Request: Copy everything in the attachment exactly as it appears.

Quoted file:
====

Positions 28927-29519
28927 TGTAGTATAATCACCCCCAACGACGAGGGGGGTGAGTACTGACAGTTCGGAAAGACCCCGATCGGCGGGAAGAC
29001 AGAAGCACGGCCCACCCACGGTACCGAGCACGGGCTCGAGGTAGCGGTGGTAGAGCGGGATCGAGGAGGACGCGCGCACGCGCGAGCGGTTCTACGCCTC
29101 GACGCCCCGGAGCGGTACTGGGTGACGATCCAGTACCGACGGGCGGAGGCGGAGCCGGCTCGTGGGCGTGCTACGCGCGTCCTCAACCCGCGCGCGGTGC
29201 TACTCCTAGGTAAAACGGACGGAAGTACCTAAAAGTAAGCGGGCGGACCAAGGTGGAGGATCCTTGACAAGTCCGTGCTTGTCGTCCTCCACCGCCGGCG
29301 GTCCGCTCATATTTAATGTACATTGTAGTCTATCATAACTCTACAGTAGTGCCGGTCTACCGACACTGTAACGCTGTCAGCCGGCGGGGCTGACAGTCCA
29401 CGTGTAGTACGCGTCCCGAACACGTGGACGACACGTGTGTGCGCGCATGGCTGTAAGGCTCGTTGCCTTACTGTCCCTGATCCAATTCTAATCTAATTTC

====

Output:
Positions 28927-29519
28927 TGTAGTATAATCACCCCCAACGACGAGGGGGGTGAGTACTGACAGTTCGGAAAGACCCCGATCGGCGGGAAGAC
29001 AGAAGCACGGCCCACCCACGGTACCGAGCACGGGCTCGAGGTAGCGGTGGTAGAGCGGGATCGAGGAGGACGCGCGCACGCGCGAGCGGTTCTACGCCTC
29101 GACGCCCCGGAGCGGTACTGGGTGACGATCCAGTACCGACGGGCGGAGGCGGAGCCGGCTCGTGGGCGTGCTACGCGCGTCCTCAACCCGCGCGCGGTGC
29201 TACTCCTAGGTAAAACGGACGGAAGTACCTAAAAGTAAGCGGGCGGACCAAGGTGGAGGATCCTTGACAAGTCCGTGCTTGTCGTCCTCCACCGCCGGCG
29301 GTCCGCTCATATTTAATGTACATTGTAGTCTATCATAACTCTACAGTAGTGCCGGTCTACCGACACTGTAACGCTGTCAGCCGGCGGGGCTGACAGTCCA
29401 CGTGTAGTACGCGTCCCGAACACGTGGACGACACGTGTGTGCGCGCATGGCTGTAAGGCTCGTTGCCTTACTGTCCCTGATCCAATTCTAATCTAATTTC